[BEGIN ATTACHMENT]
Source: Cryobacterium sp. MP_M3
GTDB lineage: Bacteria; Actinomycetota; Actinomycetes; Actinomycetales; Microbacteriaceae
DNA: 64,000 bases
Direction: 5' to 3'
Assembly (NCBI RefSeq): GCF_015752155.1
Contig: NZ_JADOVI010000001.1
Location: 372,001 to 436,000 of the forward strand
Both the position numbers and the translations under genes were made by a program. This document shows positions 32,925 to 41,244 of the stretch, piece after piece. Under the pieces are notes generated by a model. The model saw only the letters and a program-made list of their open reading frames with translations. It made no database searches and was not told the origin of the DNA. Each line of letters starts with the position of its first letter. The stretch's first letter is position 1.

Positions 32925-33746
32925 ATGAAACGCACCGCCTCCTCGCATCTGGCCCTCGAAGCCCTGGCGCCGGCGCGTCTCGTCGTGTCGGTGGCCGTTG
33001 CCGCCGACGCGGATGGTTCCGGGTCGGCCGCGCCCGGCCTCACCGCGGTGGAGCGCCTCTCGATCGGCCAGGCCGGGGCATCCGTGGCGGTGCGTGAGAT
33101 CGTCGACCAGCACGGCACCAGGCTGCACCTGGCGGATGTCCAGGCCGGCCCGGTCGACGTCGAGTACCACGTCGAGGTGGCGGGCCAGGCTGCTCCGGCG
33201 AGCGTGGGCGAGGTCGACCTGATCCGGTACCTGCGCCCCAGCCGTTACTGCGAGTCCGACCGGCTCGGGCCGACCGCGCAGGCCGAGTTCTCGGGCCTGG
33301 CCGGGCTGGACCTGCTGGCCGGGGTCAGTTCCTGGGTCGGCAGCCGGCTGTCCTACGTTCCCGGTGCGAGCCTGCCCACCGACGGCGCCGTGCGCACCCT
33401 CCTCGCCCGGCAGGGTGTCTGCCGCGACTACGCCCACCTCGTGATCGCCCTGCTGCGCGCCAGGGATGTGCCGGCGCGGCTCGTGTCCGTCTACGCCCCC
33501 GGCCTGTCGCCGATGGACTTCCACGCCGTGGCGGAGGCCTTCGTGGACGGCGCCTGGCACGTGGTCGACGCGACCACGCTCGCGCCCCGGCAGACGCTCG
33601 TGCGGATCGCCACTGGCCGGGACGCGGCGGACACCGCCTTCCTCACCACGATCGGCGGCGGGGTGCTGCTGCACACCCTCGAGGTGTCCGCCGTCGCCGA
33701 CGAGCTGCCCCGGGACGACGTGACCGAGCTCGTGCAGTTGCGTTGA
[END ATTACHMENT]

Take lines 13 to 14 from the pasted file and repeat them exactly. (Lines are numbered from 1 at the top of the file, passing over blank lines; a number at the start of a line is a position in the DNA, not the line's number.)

33201 AGCGTGGGCGAGGTCGACCTGATCCGGTACCTGCGCCCCAGCCGTTACTGCGAGTCCGACCGGCTCGGGCCGACCGCGCAGGCCGAGTTCTCGGGCCTGG
33301 CCGGGCTGGACCTGCTGGCCGGGGTCAGTTCCTGGGTCGGCAGCCGGCTGTCCTACGTTCCCGGTGCGAGCCTGCCCACCGACGGCGCCGTGCGCACCCT